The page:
Dr T A Pai is the reason for the heights I have reached in my professional life. The memory of my first meeting this great person, whom I revere as a true friend and mentor, is still fresh.
It was March 1959. T A Pai, along with two officials of the Canara Industrial and Syndicate Bank Ltd (CBS Ltd), had arrived in Madurai for a meeting with the then chief of Bank of Madurai. At the time, I had been working as an assistant to the head of the Bank of Madurai since 1952. As the bank chief was not available when T A Pai arrived, I was entrusted with the responsibility to arrange the stay and meals for him.
I took T A Pai to places around Madurai and answered many questions he asked. I also answered his questions about the Meenakshi temple in detail. He inquired about several issues, including the textile industry and the government electricity board. He was deeply interested in various subjects and asked many curious questions. He was also concerned about finding solutions to problems.
After returning to Udupi, T A Pai wrote back a letter expressing his appreciation for the good arrangements made during the tour. He also wrote about a job opening in his bank. When I did not respond, he sent me a reminder asking when I would join.
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In September 1959, I joined CBS Ltd as an executive assistant and head of the PR department. Despite the language barrier, we both busied ourselves with what had to be done and met people from all walks of life, differing beliefs, and backgrounds. Pai made it a point to talk to everyone who came to meet him. He also diligently reviewed relevant files and instructed the bank officials to take action.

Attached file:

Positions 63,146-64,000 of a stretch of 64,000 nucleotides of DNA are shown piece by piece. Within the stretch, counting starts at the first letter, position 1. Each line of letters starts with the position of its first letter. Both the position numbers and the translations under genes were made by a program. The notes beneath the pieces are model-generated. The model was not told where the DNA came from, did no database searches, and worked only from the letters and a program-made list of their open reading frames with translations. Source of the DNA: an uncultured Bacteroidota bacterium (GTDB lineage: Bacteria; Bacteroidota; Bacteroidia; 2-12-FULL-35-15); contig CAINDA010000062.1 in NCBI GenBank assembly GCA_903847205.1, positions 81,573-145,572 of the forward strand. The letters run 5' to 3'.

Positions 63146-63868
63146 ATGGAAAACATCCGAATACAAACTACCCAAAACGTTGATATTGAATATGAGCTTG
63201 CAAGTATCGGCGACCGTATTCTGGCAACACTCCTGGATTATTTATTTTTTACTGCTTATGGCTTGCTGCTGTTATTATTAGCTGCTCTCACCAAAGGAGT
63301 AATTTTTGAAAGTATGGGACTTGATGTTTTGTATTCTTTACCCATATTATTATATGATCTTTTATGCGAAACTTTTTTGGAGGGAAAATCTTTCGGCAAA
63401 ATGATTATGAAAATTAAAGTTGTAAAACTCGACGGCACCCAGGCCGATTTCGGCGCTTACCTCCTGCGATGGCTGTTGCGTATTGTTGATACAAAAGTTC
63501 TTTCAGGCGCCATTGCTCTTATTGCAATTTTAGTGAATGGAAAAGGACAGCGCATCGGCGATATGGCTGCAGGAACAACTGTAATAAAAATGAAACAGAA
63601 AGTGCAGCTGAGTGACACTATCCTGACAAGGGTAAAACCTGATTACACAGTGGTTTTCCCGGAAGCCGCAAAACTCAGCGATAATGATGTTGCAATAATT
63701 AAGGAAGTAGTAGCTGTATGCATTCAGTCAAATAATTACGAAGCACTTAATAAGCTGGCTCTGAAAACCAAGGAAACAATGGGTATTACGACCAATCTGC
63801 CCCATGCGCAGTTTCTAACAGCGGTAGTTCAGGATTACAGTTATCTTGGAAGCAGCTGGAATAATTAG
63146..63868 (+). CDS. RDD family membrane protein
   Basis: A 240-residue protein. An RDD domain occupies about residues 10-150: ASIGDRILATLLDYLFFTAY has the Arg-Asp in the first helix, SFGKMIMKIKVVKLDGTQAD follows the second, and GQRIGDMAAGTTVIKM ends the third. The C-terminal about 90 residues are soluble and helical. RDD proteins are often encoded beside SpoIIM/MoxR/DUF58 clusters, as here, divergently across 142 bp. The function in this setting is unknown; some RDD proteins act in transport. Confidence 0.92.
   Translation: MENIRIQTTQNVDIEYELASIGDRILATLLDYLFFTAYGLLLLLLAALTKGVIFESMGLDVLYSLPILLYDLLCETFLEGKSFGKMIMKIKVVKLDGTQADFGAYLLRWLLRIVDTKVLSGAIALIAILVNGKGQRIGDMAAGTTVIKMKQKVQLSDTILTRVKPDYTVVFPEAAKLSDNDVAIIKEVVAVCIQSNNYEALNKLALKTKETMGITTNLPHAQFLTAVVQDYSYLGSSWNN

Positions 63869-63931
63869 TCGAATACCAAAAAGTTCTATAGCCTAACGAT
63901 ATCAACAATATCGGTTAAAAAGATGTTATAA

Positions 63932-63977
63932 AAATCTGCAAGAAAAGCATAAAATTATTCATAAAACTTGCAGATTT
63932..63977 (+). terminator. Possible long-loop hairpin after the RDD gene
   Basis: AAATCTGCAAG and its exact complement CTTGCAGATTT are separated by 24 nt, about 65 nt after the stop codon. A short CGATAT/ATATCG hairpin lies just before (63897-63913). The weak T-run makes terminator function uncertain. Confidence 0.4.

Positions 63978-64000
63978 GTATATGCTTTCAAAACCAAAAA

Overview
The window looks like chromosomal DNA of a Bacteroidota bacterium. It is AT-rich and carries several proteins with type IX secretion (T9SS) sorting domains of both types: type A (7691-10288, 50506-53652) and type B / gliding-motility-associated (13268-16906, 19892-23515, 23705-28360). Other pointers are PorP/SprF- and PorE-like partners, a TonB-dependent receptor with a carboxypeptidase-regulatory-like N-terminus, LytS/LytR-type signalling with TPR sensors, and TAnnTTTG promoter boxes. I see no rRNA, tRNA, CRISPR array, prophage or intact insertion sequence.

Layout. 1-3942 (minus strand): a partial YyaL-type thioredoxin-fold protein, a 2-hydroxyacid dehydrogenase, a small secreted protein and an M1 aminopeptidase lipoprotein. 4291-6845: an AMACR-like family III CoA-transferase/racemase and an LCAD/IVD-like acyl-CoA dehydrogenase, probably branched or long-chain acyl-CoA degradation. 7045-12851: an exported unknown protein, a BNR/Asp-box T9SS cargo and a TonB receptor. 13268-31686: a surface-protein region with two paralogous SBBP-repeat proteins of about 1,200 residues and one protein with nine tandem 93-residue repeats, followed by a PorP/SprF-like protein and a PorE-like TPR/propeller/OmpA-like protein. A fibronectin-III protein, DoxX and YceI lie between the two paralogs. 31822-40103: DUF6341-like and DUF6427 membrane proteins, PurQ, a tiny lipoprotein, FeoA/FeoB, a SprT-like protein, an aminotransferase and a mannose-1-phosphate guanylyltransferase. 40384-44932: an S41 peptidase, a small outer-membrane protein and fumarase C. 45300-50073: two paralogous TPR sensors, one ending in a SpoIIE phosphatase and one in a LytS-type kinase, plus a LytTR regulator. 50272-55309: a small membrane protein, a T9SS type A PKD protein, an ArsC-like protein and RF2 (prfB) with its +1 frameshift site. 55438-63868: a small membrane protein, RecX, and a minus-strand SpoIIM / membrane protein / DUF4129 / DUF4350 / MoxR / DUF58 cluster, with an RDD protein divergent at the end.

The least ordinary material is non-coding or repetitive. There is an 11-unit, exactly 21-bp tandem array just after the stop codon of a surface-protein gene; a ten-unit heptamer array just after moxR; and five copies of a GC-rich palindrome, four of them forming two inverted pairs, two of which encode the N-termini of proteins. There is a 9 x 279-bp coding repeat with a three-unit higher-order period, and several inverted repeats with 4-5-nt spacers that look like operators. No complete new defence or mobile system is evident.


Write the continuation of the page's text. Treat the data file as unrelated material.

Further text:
TA Pai also discussed the interesting topics suggested by many of his acquaintances, including me. These included several issues related to the formation of an investor division ( w.r.t mutual funds), mergers, consolidation, and creation of small and marginal banks, to name a few.
We went on several trips across the state with one or two officers in T A Pai’s car. He would drive every time. We brainstormed many issues. His fellow passengers learned new subjects and ideas outside the banking sector. These enriching conversations made the experience of the trip feel much more special.
It was because of T A Pai, I was introduced to the famous works of many authors, including W. Somerset Maugham, Ayn Rand, Albert Camus, and George Bernard Shaw. We also discussed them and increased our knowledge.
I had to stay in Bombay for 17 years to manage the affairs of the international department of the bank. Compared to other banks, at the time, we were the late entrants to the international banking business. Despite his busy work schedule, I regularly met T A Pai at Dr. Baliga’s residence on Marine Drive. Though he was the president of LIC and a minister, he regularly visited Bombay. Every meeting with him helped me to grow personally and professionally and to know and understand new things.
I am proud to say that I was recognized as one of T A Pai’s closest circle of friends. He would be silent whenever he felt angry (almost never) or sorrowful. He smiled and mingled with everyone. He was an open-minded person and not someone who reminded the bitter events.
As far as the coastal region is concerned, each person has benefited, albeit directly or indirectly, from the Pai family of Manipal. Even if we emulate the path they have shown us, we may never be able to rise to the heights they have climbed.
(Retired Executive Director of Syndicate Bank)